Tornado’s swift arrival in Rolling Fork highlights Gulf South’s emergency management needs
After a string of deadly tornadoes cut through Mississippi nearly a month ago, the community of Rolling Fork is still grappling with how to rebuild. But for some residents, like Josalyn Matthews, the struggle is mental as well as physical.
At a recent town hall, held in the South Delta Elementary School gym, Matthews shared how the storm caught her, like many Rolling Fork residents, by surprise with no advance warning. She also described the lasting, traumatic effect the storm has had on some of her kids, like her daughter — who worries about the tornadoes coming back.
“Now, every day she checks the weather,” Matthews said.
Matthews had just made it home from an evening trip to the nearby Family Dollar on March 24 when the storm roared through her neighborhood. At first, it was calm, but that soon changed.
“All of a sudden it got quiet — like everything stopped. We go in the house and we hear, like, a train sound,” Matthews said.
The tornado touched down sometime after 8 p.m. In the minutes before and during the storm, Matthews said she had no cell service, so she didn’t get the text messages and calls from friends and family warning her.
She also didn’t hear the outdoor siren her town normally turns on during severe weather, but because everything happened so fast, she thinks the sirens wouldn’t have been much help.
“The way this tornado hit, that siren wasn’t going to do any good,“ Matthews said. “They don’t even put it out there where it’s 30 minutes before. It’s probably like when the weather has hit the town.”
Storm notification issues like this are common in marginalized communities like Rolling Fork, a small, majority-Black town in the Mississippi Delta. A Washington Post article reported that Rolling Fork residents and officials questioned if the sirens went off at all. There, the Sharkey County Sheriff’s Office is in charge of the siren system.
Chauncia Willis, the co-founder of the Institute for Diversity and Inclusion in Emergency Management (I-DIEM), agreed that the timeframe to warn someone of an incoming tornado is short — usually about 13 minutes or less. That means a lot of emergency planning has to happen before a storm occurs.
The problem is that rural and lower-income areas often don’t have the resources and access they need to be prepared for severe disasters. Willis said that stems from a lack of government funding.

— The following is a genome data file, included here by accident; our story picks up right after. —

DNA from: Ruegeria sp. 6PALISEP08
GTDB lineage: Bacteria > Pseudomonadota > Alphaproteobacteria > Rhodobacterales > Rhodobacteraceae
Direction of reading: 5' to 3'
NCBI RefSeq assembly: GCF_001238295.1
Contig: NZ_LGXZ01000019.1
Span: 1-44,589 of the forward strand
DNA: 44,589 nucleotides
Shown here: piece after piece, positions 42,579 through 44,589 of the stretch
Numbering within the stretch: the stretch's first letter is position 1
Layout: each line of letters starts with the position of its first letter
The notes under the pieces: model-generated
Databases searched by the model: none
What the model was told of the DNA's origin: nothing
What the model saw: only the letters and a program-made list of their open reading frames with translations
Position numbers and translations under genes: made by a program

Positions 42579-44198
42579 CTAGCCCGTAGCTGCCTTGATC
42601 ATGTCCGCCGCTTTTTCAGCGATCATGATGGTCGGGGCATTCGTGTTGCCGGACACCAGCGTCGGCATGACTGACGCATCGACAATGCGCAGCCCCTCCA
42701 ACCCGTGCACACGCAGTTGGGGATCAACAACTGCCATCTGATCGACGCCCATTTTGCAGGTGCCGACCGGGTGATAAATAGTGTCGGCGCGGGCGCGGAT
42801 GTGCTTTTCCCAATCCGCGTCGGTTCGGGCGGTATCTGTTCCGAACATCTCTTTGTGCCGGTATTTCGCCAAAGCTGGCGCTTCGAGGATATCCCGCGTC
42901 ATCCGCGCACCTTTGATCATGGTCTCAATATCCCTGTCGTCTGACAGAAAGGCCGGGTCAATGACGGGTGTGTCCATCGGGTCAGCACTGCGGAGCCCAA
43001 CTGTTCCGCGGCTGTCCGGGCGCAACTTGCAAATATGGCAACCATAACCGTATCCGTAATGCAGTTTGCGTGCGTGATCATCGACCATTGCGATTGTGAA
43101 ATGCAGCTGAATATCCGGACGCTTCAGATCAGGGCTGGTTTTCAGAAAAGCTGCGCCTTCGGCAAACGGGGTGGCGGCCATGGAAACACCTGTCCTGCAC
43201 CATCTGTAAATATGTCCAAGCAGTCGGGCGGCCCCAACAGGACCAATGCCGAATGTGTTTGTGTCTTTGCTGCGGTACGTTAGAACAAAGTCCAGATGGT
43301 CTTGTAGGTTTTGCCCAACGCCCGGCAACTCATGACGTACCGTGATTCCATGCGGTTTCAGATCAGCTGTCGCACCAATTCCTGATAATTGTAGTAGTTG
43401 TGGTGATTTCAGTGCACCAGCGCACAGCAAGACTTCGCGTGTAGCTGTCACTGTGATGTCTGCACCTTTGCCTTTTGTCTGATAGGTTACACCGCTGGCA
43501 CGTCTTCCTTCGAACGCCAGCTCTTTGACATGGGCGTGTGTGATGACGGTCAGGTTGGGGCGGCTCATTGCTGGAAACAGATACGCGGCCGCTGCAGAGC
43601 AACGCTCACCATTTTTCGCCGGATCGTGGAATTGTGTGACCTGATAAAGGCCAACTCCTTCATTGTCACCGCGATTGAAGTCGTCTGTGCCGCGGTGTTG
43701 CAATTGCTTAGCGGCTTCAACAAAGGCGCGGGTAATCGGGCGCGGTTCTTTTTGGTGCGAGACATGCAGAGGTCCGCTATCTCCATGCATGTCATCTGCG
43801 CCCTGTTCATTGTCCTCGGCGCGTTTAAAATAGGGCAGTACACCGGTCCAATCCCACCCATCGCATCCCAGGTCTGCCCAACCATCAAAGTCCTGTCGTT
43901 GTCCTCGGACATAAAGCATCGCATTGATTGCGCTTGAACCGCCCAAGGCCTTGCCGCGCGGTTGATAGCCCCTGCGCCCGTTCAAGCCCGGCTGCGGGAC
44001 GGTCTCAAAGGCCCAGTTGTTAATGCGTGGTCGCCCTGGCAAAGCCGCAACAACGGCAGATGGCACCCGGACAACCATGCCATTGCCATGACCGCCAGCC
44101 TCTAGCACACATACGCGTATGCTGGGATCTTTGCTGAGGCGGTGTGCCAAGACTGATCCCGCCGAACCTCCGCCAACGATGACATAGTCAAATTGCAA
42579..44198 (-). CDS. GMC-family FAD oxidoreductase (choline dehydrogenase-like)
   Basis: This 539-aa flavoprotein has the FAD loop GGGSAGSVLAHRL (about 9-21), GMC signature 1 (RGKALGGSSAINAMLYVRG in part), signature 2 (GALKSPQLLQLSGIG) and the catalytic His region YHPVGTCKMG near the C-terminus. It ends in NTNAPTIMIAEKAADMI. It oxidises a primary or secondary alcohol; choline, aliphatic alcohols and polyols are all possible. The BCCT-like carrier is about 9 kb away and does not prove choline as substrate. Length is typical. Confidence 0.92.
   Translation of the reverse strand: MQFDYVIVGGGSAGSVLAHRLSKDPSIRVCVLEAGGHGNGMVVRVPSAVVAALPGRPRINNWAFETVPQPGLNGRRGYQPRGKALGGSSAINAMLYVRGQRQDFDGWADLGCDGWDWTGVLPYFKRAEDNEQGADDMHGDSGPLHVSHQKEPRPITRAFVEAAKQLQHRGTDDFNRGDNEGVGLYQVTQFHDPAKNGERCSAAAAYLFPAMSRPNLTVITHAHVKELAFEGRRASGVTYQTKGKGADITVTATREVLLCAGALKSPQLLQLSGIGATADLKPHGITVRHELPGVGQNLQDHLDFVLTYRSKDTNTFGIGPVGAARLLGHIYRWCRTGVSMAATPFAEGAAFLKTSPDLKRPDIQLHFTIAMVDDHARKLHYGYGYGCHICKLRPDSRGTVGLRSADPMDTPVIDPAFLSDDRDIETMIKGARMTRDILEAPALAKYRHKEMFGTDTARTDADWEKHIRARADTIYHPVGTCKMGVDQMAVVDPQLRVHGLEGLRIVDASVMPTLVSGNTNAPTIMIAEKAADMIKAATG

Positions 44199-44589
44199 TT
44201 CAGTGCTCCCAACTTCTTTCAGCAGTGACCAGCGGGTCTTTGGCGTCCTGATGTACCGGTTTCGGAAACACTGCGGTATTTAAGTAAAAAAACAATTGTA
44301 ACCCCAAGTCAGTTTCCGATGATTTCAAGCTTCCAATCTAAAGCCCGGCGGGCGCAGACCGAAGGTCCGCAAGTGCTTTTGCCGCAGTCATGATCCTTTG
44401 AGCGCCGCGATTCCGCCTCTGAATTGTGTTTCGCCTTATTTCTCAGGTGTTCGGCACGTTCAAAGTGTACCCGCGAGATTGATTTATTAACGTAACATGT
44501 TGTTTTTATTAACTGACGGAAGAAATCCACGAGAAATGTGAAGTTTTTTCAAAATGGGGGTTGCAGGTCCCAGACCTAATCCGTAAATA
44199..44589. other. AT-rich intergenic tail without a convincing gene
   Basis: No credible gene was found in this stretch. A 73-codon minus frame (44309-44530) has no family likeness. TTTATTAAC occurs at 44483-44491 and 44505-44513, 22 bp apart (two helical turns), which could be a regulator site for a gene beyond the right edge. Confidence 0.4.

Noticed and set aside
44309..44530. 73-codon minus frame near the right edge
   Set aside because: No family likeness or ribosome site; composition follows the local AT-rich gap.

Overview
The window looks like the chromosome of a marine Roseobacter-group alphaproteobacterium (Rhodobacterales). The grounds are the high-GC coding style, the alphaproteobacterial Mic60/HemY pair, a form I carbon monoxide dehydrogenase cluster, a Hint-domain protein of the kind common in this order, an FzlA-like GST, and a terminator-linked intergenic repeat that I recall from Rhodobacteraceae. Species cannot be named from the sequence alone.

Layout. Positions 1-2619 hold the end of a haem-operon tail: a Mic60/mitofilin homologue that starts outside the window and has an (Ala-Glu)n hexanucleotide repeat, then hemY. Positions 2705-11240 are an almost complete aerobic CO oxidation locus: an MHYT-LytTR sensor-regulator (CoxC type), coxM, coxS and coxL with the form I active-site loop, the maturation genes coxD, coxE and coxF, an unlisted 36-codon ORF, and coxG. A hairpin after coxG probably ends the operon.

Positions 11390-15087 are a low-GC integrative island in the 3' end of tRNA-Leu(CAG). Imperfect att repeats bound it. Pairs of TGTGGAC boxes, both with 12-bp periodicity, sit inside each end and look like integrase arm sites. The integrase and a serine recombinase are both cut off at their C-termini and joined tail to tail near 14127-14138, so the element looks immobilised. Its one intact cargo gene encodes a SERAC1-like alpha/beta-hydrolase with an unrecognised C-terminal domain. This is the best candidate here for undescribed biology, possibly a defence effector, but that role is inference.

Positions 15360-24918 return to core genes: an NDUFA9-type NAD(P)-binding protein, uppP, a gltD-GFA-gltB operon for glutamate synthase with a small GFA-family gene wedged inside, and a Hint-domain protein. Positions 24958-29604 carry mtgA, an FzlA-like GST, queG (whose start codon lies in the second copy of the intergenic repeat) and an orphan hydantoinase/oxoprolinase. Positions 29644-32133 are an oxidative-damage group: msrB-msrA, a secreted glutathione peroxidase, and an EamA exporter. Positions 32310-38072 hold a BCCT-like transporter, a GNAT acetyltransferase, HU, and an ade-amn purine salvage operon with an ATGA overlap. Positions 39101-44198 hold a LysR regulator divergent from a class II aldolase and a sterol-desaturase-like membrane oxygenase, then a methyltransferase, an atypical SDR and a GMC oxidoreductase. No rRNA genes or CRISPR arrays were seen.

“If you are, unfortunately, not prioritized by the local government, then it doesn't really matter what disaster it is,” Willis, who spent decades as an emergency manager, said. “There will still be a disproportionate impact.”
Rural communities can also face the challenge of having limited professional emergency managers, said Curtis Brown, a visiting senior practitioner in residence at the Wilder School of Government and Public Affairs at Virginia Commonwealth University and Willis' I-DIEM co-founder.
Some areas only have one professional emergency manager, and Brown said it’s not uncommon for them to “wear multiple hats” to serve their community.
“Investing in more emergency management personnel is really important,” Brown said. “We need full-time, professionally trained emergency managers and staff to really focus attention on preparedness, mitigation, enhancing response and recovery in our community.”
There are some existing warning systems for storms in use, such as local TV stations broadcasting watches and warnings, the National Weather Service reaching people via mobile alerts, its weather radio and online updates and some communities have the aforementioned outdoor sirens.
But Brown said no single method will reach everyone.
“You really don't want to put all your eggs in one basket,” Brown said. “Technology is great, but, we've seen where technology fails. There has to be different modes of communication and outreach.”
There’s no blanket solution for creating an emergency response plan that will work for every community, but Willis said there are some key objectives. The first step is identifying the most underserved or vulnerable communities, where year-round training and planning for how to respond to natural disasters is necessary.
During her time as an emergency manager, Willis provided mobile home residents with weather radios since mobile homes are more likely to sustain damage during severe weather events. The radios are important for making sure these residents, especially, get alerts for often late night storms. Expanding broadband access to get weather alerts to more people would also help, but Brown said more old-school ways of getting information out might actually be more effective for some marginalized communities.
He encouraged community-based organizations to play a role, citing an example of a group in Florida that would go door-to-door assisting people with evacuations or preparedness measures prior to a hurricane.
As the Gulf South experiences more frequent extreme weather events, the need to invest in emergency pre-planning is growing. In 2022, Mississippi, Alabama and Louisiana ranked among the top 10 states with the most recorded number of tornadoes, according to the Insurance Information Institute.
“We typically have been used to these Midwestern outbreaks of tornadoes,” Brown said. “We probably need to consider more safe room investments in terms of grants and funding further to the east and to the southeast.”
This story was produced by the Gulf States Newsroom, a collaboration between Mississippi Public Broadcasting, WBHM in Alabama, WWNO and WRKF in Louisiana and NPR.